While B2C robo advisors have yet to reach asset levels that could threaten traditional advisors, their innovative technology has been spurring firms to revamp their online presence. A Roboadvisor Renaissance has spread across the formerly stodgy wealth management industry. Legacy technology vendors are rushing to revamp their user interfaces and add automated investment offerings to meet a rush of client demand.
Companies that previously divided client-facing systems across different departments are now consolidating everything in order to standardize and improve the overall client experience. By all measures, automated investment platforms have changed the industry for good.
The roboadvisor panel session at InVest 2016 focused on the role of automated advisory platforms and their future in the industry. The panel was moderated by Suleman Din, Managing Editor of Sourcemedia, which hosted the event.
- Joe Duran, CEO, United Capital
- Jon Stein, CEO and Founder, Betterment
- Mike Sha, CEO, SigFig
- Mitchell Caplan, CEO, Jefferson National
Robos Took the Market by Storm
The early popularity of the automated investing platforms is hard to dispute, and yet this stat from Mike Sha surprised me: 90% of SigFig clients did not have an advisor before signing up with SigFig. This can not be chalked up to just Millennials, since the average age of SigFig clients is late 40’s, Sha reported. That is consistent with Betterment’s client base: 70% are not Millennials.
Roboadvisors stepped in to fill an underserved gap in the market and provide a just-in-time solution on consumers’ terms.
Duran, whose firm reached $16 billion in AUM this year, made the point that the financial advice industry is lodged in the dark ages when it comes to consumer experience. Many advisors do not speak the language of their clients. Couple that with clunky client portal technology and the appeal of the sleek robos becomes clear. A highly interactive interface, ease of use and access, and lower fees make these platforms rather attractive. It is true that robos do not provide holistic financial planning advice, but neither do many traditional advisors.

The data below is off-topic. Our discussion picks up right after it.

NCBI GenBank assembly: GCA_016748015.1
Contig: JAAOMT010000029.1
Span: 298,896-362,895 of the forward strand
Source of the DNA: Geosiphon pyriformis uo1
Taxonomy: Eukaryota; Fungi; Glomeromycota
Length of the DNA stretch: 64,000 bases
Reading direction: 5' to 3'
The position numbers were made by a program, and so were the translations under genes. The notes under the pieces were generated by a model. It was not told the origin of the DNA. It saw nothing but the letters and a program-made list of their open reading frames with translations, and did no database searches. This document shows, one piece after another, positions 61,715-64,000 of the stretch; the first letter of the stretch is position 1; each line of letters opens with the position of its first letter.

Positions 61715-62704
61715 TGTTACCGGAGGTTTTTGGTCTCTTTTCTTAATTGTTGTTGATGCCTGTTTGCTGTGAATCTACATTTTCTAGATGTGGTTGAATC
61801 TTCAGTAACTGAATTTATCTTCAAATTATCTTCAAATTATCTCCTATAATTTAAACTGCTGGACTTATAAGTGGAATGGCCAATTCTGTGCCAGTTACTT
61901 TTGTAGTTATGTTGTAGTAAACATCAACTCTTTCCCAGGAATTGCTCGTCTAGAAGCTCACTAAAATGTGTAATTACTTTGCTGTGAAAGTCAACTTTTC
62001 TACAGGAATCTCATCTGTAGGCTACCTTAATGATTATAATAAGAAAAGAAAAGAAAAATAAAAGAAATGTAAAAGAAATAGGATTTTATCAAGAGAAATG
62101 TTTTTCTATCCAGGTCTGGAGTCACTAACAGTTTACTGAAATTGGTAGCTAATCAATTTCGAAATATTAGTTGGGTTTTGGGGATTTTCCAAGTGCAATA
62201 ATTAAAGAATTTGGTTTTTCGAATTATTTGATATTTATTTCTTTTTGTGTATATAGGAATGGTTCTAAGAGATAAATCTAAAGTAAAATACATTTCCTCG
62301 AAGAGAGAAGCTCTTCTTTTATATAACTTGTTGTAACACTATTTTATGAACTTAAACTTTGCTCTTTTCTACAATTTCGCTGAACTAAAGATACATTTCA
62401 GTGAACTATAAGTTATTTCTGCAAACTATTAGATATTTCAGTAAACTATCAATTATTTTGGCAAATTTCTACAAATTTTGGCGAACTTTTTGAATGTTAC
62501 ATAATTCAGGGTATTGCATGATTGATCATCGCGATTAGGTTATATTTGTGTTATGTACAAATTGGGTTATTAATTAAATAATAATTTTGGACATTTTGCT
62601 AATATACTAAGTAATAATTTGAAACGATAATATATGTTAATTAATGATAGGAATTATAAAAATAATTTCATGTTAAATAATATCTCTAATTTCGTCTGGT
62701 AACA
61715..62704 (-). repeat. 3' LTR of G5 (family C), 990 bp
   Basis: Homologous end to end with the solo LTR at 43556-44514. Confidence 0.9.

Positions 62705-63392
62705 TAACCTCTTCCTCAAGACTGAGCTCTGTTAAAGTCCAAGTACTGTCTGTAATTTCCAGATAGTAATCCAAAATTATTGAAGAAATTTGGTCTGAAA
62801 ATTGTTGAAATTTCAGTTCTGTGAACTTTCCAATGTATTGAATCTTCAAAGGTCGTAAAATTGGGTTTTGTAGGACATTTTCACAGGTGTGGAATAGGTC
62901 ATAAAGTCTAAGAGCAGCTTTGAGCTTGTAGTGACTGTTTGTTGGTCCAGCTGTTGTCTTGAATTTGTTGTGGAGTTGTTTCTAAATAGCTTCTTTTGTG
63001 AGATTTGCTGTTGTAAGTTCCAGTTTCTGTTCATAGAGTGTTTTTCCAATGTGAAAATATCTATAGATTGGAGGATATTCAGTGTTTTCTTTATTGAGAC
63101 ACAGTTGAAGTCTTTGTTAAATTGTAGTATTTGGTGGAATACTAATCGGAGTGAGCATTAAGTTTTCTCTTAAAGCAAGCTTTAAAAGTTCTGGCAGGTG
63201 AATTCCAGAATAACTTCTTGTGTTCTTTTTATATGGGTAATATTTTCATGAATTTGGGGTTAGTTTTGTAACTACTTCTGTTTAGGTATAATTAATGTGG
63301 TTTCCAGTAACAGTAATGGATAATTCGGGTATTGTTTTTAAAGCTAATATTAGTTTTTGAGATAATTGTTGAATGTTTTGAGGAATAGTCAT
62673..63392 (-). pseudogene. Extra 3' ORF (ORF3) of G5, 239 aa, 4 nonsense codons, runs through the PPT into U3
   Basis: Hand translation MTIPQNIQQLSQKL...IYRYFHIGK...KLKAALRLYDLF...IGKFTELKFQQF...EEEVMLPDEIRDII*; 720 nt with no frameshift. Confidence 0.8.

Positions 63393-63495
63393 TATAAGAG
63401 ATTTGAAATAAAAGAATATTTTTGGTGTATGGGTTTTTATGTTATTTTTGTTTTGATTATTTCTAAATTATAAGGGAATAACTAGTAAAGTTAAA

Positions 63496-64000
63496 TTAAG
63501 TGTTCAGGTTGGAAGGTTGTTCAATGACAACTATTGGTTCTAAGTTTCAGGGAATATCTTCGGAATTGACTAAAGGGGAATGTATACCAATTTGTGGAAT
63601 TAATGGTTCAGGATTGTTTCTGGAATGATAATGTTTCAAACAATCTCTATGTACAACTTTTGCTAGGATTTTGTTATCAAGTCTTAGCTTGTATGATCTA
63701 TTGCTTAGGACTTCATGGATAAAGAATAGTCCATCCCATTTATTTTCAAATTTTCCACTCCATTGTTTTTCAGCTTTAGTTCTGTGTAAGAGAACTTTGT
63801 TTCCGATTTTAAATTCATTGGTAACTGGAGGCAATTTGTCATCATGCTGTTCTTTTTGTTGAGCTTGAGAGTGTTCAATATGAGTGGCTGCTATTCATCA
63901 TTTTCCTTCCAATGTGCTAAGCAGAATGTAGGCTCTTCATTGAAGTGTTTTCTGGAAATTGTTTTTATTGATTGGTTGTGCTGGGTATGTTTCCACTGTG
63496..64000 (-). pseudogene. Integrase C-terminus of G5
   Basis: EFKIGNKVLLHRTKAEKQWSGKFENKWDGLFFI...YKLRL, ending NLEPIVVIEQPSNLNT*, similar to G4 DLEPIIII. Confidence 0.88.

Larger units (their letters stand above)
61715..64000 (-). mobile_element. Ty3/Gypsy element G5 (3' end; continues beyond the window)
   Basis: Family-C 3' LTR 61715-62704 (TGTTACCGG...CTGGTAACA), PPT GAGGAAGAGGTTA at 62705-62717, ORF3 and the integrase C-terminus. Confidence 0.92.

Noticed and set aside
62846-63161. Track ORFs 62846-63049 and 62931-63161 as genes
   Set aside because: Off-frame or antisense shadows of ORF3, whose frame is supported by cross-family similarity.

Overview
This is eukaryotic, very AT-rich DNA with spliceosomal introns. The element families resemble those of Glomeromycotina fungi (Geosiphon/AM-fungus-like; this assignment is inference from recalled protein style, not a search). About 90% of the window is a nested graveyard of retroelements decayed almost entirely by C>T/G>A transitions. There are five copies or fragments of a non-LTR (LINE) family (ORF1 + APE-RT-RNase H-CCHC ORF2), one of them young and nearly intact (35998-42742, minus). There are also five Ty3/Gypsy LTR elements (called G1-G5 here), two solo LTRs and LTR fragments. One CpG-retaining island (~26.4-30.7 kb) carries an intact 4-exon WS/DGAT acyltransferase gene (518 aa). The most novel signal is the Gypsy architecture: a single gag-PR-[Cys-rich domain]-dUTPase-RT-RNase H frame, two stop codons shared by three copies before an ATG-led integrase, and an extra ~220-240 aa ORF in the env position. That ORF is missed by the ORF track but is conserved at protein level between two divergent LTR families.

This is slowly changing as automated platforms continue to iterate and incorporate feedback from their clients, many of whom are asking for lite financial planning tools.
The founders of financial planning startup, Advizr, anticipated this trend and designed their software to provide basic financial planning tools to financial professionals that are not planners. While they do not provide an investment platform, they have been busy signing partnership deals to distribute their software. Firms such as XY Planning Network, Blueleaf and Genpact OpenWealth have all recently announced agreements with Advizr.
The true usefulness of the automated investment technology is that is has forced a re-assessment of the value that advisors add to clients. If an advisor simply resells financial products or delivers a portfolio similar to Betterment at a higher price point, why shouldn’t the client ditch the brick-and-mortar professional for an app?
B2C robos were off to an impressive start in 2010. However, as Michael Kitces observed recently, the growth rates of the purely B2C automated platforms have slowed down because of the mismatch between relatively high client acquisition costs and relatively low average client revenues. Does that spell death for robos? Not quite. The ultimate impact of the technology is in its ability to power and scale traditional advisors – not replace them.
While no two portfolios are exactly the same, the average rate of return across invested portfolios can be fairly consistent. So, the raw rate of return is not the only factor that matters.
According to Stein, who recently helped Betterment raise $100 million Series E round of funding, the end result of financial planning is a function of how much the client is saving, how he is dealing with taxes, and what his behavior is. All three of those factors can be controlled with better advice delivered through a combination of technology and human interaction.
An average client needs more of that. Based on the May 2015 report from the Government Accountability Office, half of households over 55 have no retirement savings, and the average monthly income from retirement savings is a meager $310. Can technology help?
Automated Savings Drive Success
In an article earlier this year, I have observed that Acorns, a quiet and non-assuming automated savings app, has been making quite an impact with growth that could hit 2 million users by the end of 2016. The Acorns app links with subscribers’ credit cards and bank accounts and rounds each transaction up to the nearest dollar. The change is invested in a portfolio of EFTs. In the words of Acorns’ co-founder Jeff Cruttenden, people find it easier to part with $1 fifty times than to part with $50 all at once.
Betterment is also using its automated platform to nudge clients towards beneficial behaviors. The platform allows users to set up to three goals (for example, a safety net account, a retirement savings account, and a vacation fund). Subscribers can set up a time-triggered auto-deposit, or use the new Smart Deposit feature where an algorithm identifies excess cash in the checking account and suggests a savings deposit. According to Joe Zeimer, Betterment’s Director of Communications, 60% of customers use auto-deposit, which increases savings.